The Wexford poet and academic Eamonn Wall (b 1955) has resided in various cities of the United States since 1982 and his Irish accent bears traces of disparate influences. Through six volumes of poems published to date, one has the sense of a poet who has sidled up to and rubbed shoulders with other traditions, be they American, native American, or even Finnish (the poet has spent some time in Finland.) 

Thus not content with mining the Irish tradition only, in one of his most evocative poems, Basque Museum, Boise, which is taken from the 2006 collection, A Tour of Your Country, Wall recalls the train journeys made by Basque shepherds from Chicago westwards. 
On a landscape/ without shape,/stone boys,/ you built/ harrimutilaks,/affixed fish/ to aspen trees:/gills pointed/ to the sky. 

The Basque word 'harrimutilaks' translates as 'stone boys', signifying columns of stones once used to mark shepherds' routes.There is a stolid empathy with the lives of the Basque emigrés in the poem, and Wall does not glamorise or over-decorate their experience.

Early poems viz a viz Ireland seem conscious of the great distance from home. In his debut collection, Dyckman 200th Street, published in 1994, the poet's native County Wexford is viewed with a sense of muted drama and conflicted longing from a New York point of view. Some of those early poems are redolent of that tantalising observation - to borrrow an early Pierce Turner album title - that 'it's only a long way across.'

River Slaney: New Year's Day is freighted with delicate, absorbing images. The poet remembers playing hurling as a boy, a sense of

 . . .confusion in summer about when and how the day might end./ I do not/doubt the river now nor the insistent voices in the elms/excluding no one, but I have entered into other loves beyond this old town and landscape."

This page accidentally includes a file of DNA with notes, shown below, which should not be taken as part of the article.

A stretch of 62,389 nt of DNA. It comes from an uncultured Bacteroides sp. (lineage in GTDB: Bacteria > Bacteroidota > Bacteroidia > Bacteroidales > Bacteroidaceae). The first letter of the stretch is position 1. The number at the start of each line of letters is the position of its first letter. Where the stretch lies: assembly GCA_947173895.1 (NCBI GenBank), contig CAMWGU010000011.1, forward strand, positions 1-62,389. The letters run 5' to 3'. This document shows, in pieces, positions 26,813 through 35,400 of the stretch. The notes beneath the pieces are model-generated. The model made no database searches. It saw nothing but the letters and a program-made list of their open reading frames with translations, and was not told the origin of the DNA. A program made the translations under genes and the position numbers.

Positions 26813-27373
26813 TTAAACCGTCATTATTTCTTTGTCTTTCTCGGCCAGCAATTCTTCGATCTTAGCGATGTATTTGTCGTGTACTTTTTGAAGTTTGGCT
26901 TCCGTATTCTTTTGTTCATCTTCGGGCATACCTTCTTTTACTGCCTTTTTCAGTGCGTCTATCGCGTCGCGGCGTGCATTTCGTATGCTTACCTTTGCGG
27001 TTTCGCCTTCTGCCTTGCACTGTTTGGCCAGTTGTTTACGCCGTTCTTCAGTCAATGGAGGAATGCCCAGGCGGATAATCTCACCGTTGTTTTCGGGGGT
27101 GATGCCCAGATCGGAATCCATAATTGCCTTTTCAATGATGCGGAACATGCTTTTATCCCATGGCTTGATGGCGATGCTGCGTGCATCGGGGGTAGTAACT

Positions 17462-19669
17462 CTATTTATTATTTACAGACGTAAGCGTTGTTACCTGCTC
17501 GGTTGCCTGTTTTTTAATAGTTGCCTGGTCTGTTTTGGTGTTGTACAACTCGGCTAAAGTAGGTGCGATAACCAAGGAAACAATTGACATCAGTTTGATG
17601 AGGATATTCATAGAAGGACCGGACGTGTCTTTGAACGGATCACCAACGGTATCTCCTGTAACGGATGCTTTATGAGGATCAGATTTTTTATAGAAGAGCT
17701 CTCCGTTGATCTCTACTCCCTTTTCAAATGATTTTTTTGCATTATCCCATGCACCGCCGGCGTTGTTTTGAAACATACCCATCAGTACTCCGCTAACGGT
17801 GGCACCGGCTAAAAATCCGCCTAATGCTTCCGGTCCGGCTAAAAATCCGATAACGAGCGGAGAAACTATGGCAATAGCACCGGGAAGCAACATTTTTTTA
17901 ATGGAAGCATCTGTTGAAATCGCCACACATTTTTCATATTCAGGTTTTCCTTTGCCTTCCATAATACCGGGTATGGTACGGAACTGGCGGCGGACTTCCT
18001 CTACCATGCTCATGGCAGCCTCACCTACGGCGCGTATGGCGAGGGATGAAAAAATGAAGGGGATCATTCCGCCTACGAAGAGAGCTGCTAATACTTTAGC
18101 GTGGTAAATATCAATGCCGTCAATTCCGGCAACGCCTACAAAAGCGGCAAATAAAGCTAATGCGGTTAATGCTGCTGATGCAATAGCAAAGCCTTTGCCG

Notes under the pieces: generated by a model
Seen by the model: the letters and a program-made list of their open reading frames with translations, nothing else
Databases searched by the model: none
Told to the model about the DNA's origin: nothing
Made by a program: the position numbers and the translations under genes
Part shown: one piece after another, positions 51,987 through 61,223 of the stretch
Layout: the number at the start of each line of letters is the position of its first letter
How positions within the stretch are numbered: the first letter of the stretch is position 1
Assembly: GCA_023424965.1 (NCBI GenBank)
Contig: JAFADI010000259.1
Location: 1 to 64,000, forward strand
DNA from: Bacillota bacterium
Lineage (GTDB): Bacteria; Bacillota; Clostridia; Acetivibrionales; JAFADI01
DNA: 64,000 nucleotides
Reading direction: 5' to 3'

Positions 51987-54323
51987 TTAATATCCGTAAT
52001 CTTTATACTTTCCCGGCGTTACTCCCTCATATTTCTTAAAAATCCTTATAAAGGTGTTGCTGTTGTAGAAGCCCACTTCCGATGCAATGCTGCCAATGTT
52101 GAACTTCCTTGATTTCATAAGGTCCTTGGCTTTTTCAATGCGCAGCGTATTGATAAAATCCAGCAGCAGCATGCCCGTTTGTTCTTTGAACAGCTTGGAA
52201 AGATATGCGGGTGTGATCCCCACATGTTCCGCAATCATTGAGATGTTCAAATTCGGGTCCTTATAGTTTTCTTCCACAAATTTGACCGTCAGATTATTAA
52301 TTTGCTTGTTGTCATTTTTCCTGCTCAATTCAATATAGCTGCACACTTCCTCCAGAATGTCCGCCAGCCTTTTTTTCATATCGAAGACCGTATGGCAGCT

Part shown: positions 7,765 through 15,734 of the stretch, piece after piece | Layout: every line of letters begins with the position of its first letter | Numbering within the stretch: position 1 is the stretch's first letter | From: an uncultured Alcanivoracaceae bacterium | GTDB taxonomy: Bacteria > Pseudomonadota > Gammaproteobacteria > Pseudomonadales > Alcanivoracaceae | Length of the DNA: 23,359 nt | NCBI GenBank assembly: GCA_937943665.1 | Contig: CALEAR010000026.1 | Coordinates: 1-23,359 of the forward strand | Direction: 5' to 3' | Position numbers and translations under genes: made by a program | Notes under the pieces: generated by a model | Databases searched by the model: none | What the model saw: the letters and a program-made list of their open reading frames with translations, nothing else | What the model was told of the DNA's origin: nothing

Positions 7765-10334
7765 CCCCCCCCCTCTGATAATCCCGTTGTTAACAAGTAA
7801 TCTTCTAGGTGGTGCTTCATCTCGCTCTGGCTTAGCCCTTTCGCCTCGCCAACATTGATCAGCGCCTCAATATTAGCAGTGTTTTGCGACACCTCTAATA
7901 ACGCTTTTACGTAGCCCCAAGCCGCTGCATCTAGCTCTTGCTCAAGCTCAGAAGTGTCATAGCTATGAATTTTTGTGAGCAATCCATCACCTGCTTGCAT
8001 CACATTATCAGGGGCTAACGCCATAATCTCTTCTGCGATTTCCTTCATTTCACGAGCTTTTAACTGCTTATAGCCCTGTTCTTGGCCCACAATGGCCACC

Later poems explore Wall's relationship with his native island in a different way - the dynamic is less existential, more familial and immersive. It is as though the recent years of increased frequency of return - twice, sometimes three times a year - have dispelled the ache of being away. That ache, incidentally has, according to the evidence, never been a discontented ache, more like a dull ache.

Yet all this may be to make too much of any such evolution, as the poet at his best stands and observes, irrespective of where he is. Take the memorable poem In Rainwater, which evokes a 1960s summer Summer evening scene. The Royal Showband would hucklebuck the hall at sundown as first/ elements of autumn took hold of sweet pea stems, roses, and fuschia/bells.

In Bringing the Pony to the River the images are painterly and vivid, as the poet describes the winter light now fading on an evening/ breathless as a baby's room. Both of these poems come from the aforementioned A Tour of Your Country, arguably Wall's strongest book, whose magic works through its absorbing stock of imagery.

As the years pass, so friends and family pass and Wall's most recent collection, Sailing Lake Mareotis (2011) includes The Monastery Bell, a very fine poem composed in memory of the poet's father.

The book begins with a number of new poems, including My History Teacher Calls Out To Me Across the Decades, an affectionate, respectful hommage to Fergus D'Arcy of UCD.

Professor D'arcy guided more than one fortunate student into post-graduate possibilities which he/she may not have expected and the poem begins with a profoundly touching conceit. It's as though this kindly, unusually encouraging teacher is guiding the poet at the wheel, forty years after the poet was his student.

He'd whispered out since winter's halt:
you might take this route it's not too late.

This morning's turnpike's so lightly quiet:
great swaths of maize-land lay drying out 

Ultimately, Wall continues to weave a spell bound up with the constant gyre of transatlantic crossings which enrich his work to such impressive effect.

Paddy Kehoe